Yesterday the Federal Reserve raised its key fed funds rate by .25% and signaled that they would likely raise two more times in 2018!
For consumers who have a record amount of debt outstanding (a level over $13 trillion that’s $280 billion higher than the 2008 peak and 16.2% above the 2013 trough), the good times relative to borrowing have most certainly been rolling during this period of a virtual 0% Fed-induced rate environment.
And for those reading this who are somewhat sad that those 0% good times have ended, remember that the Fed is raising rates because the economy is doing well, employment is strong and inflation is tame. At least that’s how the Fed sees it although there are others who may disagree.
And, while interest rates are far from being normalized, this is a summary of the impact that a move-up will have both good and bad…
Impact Of Higher Interest Rates
Savers – Some of the hardest hit by Fed policy post-financial crisis have been savers and retirees. With little return available from the safest segments of the fixed income market, many have been forced to move further out on the risk spectrum. This may have meant buying corporate bonds instead of treasury bonds or possibly even junk bonds as the reach by so many for yield compressed the spread between the safest and most risky of fixed income.
In some instances, these traditional savers were in many cases ‘forced’ to abandon fixed income altogether and instead invest in the riskier asset class of equities.
Now this group can once again start looking towards bonds.
Mortgages, Variable-Rate Student Loans, HELOCs (home equity lines of credit) and Credit Cards – Those consumers with adjustable-rate debt outstanding will be squeezed as rates will likely continue to rise. And, for those looking to take on new debt whether fixed or variable, they will face a climbing rate environment.
For those with credit card balances (already at a record with outstanding balances on average over $6,000) you likely already feel the pain paying about 17%. This .25% increase will tack-on approximately another $1.6 billion of 2018 finance charges.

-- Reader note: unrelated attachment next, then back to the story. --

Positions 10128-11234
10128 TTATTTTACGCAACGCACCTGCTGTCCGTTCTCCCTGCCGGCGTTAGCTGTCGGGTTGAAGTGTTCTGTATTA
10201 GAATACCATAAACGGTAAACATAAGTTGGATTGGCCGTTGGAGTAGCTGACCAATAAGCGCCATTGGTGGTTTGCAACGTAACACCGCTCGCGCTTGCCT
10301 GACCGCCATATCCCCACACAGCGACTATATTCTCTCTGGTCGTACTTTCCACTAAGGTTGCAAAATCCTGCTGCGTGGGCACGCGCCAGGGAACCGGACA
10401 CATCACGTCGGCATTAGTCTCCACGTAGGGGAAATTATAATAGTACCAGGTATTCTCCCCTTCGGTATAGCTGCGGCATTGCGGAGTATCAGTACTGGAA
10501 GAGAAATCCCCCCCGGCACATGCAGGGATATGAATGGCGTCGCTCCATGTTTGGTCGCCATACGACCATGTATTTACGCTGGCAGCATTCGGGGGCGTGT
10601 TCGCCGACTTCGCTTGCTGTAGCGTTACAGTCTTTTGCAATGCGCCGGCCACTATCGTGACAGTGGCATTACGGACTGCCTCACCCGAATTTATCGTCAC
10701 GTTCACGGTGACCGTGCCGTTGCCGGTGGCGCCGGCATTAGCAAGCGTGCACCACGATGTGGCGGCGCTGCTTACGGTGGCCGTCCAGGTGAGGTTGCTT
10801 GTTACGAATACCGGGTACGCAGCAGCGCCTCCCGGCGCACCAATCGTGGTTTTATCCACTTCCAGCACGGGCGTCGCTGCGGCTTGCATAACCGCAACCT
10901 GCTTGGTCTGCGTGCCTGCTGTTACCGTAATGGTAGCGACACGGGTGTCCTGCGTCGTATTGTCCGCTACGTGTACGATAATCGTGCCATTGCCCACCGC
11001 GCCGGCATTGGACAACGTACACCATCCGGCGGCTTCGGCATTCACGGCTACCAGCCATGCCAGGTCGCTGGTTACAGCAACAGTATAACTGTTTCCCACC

Mortgage rates both fixed and variable have been steadily climbing and will likely continue to do so in the face of the Fed raising its key rate in the future. If you are looking to buy, now may be better than later in terms of financing costs, but a lack of supply in some markets is making that difficult for even the most motivated of buyers. Remember, however, that for potential homebuyers while rates are certainly higher than they were in the recent past, taking a longterm view they are still relatively low.
For homeowners with a HELOC outstanding, it may be worth speaking with your banker about potential options.
Adjustable student loan debt, already possessing a significant delinquency rate, will be negatively impacted by this rate hike along with any hikes in the future.
Finally, for car buyers leasing or taking out auto loans, the increase in rates will not have a significant impact in terms of additional monthly costs, but for those with adjustable rate debt outstanding the increase may cause the delinquency rate that already has been climbing, to climb further.
There potentially are steps that consumers with outstanding debt can take to try and mitigate the impact of higher rates, and whether any are available to individual consumers is something that should be discussed with your financial advisor.
Michael Haltman, President
Hallmark Abstract Service
Phone: (646) 741-6101